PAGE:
The guy with the glass had driven all the way from College Station just to hang out at Saint Arnold's this afternoon. And he says he'd taken the tour half a dozen times before—a lot of trouble to go through to drink some beer.
"But it's really good beer," he says.
At the brewery in Shiner, I took a tour with a half-dozen people. The copper tanks, the automated bottling line and the old brewery building were impressive. So were the stories and photographs of the worldly entrepreneur who started it all, Kosmos Spoetzl.
Jimmy Mauric has worked as a brewmaster at Shiner for 31 years. Outside the brewery, he handed me a glass of Shiner's citrusy hefeweizen, a wheat beer made with orange peel and live yeasts. I love hefeweizens, but I had never had Shiner's before. I was shocked by how good it was.
Next, Mauric poured a glass of the blackest beer I have ever seen. "Bohemian Black Lager was our anniversary brew a few years ago," he says. Known as schwarzbier (black beer) in Germany, this style of lager is made by dark-roasting the malt. Shiner's version is made with five different German malts and quite a bit of hops. While it had a hearty flavor, it wasn't nearly as heavy as it looked.
"This is a lot milder than a typical German schwarzbier, isn't it?" I ask diplomatically as I consider the bottom of my glass. Extreme beer geeks criticize Shiner's new craft brews as being watered-down versions of the real thing. Mauric shrugs off the criticism.
"Mild is good. I can live with mild," the brewmaster says.
American mainstream beers are formulated for "session drinking," the consumption of many beers over the course of a few hours. These weak American lagers and light beers differ from the international standard of stronger, more flavorful beers that are consumed in smaller quantities.
Texas craft brewers are aiming at the international style. Shiner and the big American brewers are looking for ways to straddle the fence. They can't afford to lose the session drinkers who still buy the most beer, but they want to get in on the craft beer movement. "We are going for fuller flavors, but we are also going for drinkability," Mauric says. "You could drink a couple of those pretty easily, right?" he asks. I had to agree. And so have a lot of other Shiner customers.
"The Bohemian black is now our No. 2-selling beer after Shiner Bock," Mauric says.
"Who's drinking these new beers?" I ask.
"My daughter and her friends," he says with a laugh. His 24-year-old daughter loves Shiner's new varieties of beer; she is planning a Shiner beer-themed wedding. "It used to be the old German guys that asked all the questions on the beer tours," Jimmy Mauric says. "Now it's the young kids. They want to know what kind of malt and what kind of hops we are using. These kids know their beer."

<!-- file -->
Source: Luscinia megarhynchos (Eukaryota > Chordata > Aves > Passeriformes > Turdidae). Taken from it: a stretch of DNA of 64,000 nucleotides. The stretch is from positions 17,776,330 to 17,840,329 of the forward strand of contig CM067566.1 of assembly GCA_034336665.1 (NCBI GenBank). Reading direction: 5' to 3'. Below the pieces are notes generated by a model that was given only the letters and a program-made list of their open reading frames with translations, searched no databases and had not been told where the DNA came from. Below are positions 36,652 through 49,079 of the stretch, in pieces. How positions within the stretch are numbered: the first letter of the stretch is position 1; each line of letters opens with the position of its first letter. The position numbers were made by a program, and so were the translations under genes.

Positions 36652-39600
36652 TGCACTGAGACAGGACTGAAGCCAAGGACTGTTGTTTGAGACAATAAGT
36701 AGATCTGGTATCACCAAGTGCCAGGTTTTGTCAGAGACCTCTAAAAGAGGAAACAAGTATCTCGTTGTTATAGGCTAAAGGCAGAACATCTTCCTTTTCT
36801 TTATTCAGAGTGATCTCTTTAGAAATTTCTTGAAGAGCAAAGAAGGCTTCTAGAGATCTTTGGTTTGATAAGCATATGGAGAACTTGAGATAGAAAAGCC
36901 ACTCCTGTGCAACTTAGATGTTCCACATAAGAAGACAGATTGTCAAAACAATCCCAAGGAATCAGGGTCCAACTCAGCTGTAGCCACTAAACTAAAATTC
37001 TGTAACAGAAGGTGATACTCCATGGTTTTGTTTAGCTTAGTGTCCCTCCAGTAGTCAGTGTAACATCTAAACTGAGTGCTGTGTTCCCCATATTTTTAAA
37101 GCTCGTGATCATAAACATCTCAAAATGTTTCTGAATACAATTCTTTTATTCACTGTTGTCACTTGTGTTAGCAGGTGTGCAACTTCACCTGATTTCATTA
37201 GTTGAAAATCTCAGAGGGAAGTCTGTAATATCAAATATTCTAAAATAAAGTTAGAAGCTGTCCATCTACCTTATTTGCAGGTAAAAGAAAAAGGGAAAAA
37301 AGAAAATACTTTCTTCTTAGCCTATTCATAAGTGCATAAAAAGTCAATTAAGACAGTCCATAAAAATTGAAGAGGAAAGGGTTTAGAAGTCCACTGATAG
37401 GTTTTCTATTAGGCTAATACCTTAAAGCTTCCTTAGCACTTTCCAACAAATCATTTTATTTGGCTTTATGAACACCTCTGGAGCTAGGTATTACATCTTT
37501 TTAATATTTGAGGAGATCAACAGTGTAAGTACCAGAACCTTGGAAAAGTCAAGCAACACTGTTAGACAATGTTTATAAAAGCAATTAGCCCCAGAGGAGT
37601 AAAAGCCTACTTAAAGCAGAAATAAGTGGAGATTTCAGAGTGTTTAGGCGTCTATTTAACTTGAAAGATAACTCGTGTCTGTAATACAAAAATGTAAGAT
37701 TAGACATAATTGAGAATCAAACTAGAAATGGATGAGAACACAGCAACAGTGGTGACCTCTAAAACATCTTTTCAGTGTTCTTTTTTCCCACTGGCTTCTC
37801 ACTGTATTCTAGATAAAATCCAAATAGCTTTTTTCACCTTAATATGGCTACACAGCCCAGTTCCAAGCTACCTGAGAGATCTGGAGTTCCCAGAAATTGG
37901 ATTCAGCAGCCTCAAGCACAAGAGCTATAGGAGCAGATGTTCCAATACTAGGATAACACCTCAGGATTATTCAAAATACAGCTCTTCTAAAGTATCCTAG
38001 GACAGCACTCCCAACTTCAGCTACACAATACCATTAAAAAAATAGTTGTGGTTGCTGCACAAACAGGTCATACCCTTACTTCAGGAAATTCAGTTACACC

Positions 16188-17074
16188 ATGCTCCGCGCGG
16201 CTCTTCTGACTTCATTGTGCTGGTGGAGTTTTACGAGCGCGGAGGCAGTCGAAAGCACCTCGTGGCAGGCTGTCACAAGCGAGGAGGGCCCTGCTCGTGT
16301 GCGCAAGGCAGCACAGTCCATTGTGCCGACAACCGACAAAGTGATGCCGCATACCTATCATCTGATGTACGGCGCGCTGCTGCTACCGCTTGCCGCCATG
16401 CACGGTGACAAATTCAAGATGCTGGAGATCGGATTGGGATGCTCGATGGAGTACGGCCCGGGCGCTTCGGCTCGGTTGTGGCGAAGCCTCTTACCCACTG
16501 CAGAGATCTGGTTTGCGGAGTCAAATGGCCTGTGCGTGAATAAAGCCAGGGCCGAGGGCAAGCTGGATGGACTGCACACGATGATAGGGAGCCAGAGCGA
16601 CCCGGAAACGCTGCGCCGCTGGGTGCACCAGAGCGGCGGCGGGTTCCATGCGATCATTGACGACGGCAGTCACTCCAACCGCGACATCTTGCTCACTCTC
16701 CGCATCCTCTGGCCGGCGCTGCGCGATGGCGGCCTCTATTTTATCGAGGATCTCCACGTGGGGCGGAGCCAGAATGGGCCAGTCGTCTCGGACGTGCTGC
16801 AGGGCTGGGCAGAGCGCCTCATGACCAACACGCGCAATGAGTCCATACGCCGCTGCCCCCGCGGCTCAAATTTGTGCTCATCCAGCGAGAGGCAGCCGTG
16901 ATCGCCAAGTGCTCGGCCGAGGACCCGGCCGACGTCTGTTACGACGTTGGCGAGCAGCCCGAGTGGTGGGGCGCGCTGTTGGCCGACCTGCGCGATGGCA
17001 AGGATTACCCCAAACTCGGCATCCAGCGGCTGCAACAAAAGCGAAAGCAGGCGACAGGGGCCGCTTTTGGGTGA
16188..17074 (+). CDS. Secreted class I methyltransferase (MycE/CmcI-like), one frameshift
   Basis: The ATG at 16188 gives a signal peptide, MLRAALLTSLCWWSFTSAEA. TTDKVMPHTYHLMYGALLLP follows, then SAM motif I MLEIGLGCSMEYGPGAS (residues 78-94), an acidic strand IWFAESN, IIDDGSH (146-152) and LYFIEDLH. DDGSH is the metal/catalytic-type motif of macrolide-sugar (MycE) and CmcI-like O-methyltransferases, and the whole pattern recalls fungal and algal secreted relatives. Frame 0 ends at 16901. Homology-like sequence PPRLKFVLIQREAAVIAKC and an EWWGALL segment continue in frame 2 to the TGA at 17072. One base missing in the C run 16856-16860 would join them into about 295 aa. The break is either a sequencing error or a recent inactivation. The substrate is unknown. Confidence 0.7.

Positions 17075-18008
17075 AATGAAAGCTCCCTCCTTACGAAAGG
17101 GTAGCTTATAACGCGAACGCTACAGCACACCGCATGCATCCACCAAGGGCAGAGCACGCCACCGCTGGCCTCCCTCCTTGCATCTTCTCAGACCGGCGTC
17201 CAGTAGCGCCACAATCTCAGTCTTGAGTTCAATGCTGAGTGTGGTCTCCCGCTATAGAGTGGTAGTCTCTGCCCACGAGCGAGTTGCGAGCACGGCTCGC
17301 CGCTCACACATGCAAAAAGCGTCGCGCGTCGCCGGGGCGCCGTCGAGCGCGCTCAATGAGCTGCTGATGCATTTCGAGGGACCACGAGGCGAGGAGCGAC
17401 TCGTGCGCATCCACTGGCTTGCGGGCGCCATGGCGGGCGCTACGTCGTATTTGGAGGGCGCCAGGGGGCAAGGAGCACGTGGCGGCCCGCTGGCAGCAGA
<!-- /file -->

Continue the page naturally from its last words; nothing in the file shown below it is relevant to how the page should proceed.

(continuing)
But it's not just that. "The American palate has changed," Mauric says. "People want some flavor in their beer. And so here at Shiner, we are getting back to our roots as craft brewers."
The first breweries in Texas appeared in German-settled areas around 1840. These tiny operations would be called craft breweries today—they made highly individual beers in small quantities for local markets. Without ice or refrigeration, they could only brew during the colder months.
While the earliest American breweries produced English-style ales and porters with fast-acting yeasts that left lots of residual sugars and malt flavors in the barrel, the German settlers of Texas longed for the cleaner, crisper flavor of traditional German lagers. Lager beers require aging at cool temperatures for a month or more while a secondary fermentation converts residual malt sugars to alcohol.
In 1870, there were some 77 breweries in the state, mostly located in the German areas. Then the king of beers arrived. Anheuser-Busch of St. Louis came to Texas in 1877 with a consistent lager beer. The company advertised heavily and bought up Texas icehouses. Undercapitalized native Texas breweries couldn't compete. By the time Prohibition arrived in 1918, there were only 18 breweries left in Texas.
One of those survivors was Shiner. The brewery was founded in 1909 by the Shiner Brewing Association, a group of German-Texans in the small town of the same name. By 1914, they realized they needed a professional, so they hired a German brewer named Kosmos Spoetzl who had previously set up a brewery in Cairo, Egypt.
In 1915, Spoetzl bought the business and changed the name to Spoetzl Brewery. Cigar-chomping Spoetzl was a short German man but a larger-than-life character. His earliest marketing strategy was to ride around the countryside with kegs of Shiner beer iced down in the back of a horse-drawn carriage. When he saw a farmer plowing his field, a cowboy riding by on a horse, or another wagon driver, he waved them down and poured them an ice cold Shiner. When he started driving a car, he filled the trunk with ice and beer. No wonder he was so well-loved—wherever he went, Spoetzl was a party waiting to happen.